WordPress releases a Field Guide for 6.2

A field guide for WordPress 6.2 has been released, I take a look at some of the changes listed in the upcoming release.

The WordPress logo with gears attached

The WordPress 6.2 release is around the corner, and I have been very excited about its release.  I wrote recently about how the 6.2 beta needed testers. On March 9th, 2023, WordPress contributor Milana Cap released a field guide to help developers with more in-depth changes that are happening. In this article, I’ll cover some of the interesting ones from the WordPress 6.2 Field Guide.

Block Editor:

Love it or hate it, the block editor is here to stay! Rolling into 6.2 are ten Gutenberg releases: 14.214.3, 14.414.514.614.714.814.915.015.1 that include:

Bundled Themes

Due to privacy concerns, WordPress is replacing Google Fonts with locally bundled fonts in themes. Each theme will serve a new stylesheet from the theme directory from Twenty Twelve to Twenty Seventeen. Child themes that have already edited or removed the font stylesheet may need to verify that their site will work properly with this change. Child themes can also include a different set of fonts and their own stylesheet. Developers need to adjust the new font stylesheet URL for the block editor and consider special considerations for Classic Editor.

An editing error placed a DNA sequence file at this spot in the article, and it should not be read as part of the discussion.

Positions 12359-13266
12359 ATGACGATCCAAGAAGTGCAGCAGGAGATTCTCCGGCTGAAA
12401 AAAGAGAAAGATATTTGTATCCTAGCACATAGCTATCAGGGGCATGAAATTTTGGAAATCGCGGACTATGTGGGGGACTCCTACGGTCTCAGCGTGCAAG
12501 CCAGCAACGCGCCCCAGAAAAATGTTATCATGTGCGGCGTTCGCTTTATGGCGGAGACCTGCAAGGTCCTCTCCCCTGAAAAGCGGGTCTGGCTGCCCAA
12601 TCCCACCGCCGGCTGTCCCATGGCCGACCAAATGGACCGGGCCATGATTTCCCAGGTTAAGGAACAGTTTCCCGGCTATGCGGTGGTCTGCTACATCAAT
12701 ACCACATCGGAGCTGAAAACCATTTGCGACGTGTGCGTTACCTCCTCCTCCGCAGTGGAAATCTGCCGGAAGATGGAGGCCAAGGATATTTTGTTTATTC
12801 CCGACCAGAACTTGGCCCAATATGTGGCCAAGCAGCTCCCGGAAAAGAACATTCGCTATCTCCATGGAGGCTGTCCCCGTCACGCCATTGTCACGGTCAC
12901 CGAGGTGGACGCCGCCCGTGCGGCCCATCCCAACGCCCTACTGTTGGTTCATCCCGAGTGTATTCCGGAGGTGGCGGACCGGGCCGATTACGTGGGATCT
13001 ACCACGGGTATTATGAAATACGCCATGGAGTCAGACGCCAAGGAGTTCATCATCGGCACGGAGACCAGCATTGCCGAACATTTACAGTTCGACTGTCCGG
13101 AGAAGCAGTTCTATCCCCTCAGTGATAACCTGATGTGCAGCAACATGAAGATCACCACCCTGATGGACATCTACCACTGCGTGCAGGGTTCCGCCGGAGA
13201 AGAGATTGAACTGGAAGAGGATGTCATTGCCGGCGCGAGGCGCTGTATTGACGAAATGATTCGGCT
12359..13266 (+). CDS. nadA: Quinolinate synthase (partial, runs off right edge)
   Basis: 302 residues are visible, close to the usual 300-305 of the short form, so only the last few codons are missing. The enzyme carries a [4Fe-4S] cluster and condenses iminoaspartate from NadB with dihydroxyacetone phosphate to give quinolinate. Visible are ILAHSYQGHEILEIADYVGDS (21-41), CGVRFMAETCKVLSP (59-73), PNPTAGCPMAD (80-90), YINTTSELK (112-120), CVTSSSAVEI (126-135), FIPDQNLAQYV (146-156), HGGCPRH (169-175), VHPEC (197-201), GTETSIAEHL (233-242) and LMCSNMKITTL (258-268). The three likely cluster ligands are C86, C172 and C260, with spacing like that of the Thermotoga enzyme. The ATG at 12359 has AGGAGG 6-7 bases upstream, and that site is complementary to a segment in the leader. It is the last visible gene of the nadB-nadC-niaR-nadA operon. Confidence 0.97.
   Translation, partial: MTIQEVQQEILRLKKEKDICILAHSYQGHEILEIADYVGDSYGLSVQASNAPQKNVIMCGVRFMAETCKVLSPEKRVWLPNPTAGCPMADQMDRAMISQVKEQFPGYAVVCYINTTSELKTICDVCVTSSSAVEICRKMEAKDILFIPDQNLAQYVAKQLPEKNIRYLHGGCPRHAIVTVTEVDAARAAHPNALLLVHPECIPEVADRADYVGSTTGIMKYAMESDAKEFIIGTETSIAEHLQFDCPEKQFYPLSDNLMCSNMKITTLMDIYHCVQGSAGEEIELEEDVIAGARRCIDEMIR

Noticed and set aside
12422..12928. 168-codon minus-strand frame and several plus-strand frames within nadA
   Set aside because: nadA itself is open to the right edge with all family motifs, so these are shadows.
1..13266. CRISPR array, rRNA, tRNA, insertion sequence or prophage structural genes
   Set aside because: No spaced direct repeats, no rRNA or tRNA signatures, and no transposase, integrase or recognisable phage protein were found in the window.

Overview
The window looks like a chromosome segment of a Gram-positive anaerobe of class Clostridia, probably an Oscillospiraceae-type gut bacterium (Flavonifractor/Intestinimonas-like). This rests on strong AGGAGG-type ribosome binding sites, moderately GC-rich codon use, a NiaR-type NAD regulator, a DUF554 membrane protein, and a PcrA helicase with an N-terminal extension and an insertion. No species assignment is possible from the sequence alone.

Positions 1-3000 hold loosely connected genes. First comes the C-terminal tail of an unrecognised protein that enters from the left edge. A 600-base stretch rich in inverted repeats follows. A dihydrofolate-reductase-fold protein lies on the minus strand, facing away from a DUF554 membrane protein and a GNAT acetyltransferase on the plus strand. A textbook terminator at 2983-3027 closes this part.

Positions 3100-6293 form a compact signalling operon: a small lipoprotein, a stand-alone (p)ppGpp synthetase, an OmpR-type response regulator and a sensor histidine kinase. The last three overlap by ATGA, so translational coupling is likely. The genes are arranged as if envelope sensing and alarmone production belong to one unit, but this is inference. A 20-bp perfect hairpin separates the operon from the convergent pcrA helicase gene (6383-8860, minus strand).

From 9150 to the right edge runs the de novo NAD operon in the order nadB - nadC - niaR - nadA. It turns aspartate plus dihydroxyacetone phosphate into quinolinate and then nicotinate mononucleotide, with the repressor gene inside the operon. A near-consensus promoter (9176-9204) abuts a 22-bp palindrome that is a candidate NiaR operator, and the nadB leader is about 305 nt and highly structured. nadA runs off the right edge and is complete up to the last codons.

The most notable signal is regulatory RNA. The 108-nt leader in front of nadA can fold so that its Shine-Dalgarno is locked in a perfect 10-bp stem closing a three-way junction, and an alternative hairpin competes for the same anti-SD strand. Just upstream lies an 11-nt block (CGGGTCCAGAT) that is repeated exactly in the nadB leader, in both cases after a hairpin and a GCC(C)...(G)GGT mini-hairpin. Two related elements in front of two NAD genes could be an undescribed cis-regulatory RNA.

Posts, Post types

This is one I was working on just a few weeks ago. The get_page_by_title() function has been deprecated in WordPress 6.2 and WP_Query is recommended instead as it provides consistent results across different server setups. To achieve an equivalent database query, developers can use the arguments provided in the WP_Query code snippet. Additionally, the same result can also be achieved via the get_posts() wrapper for WP_Query(). However, due to the database query used by get_page_by_title(), the result returned from the database might not be intended to be accessible by the user, leading to a File Not Found error. Developers can avoid this edge by leaving the post_status parameter out of the code.

Milana goes into more detail in her field guide, but these are the more interesting ones I wanted to highlight. Please take a look at her guide in order to see all of the changes. Along with associated articles that detail them further, there is a breakdown of who handled what. I am ready to see the changes 6.2 brings. 

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Nyasha is the Editorial Director at MasterWP and a software developer at Howard Development & Consulting, the company behind WP Wallet.

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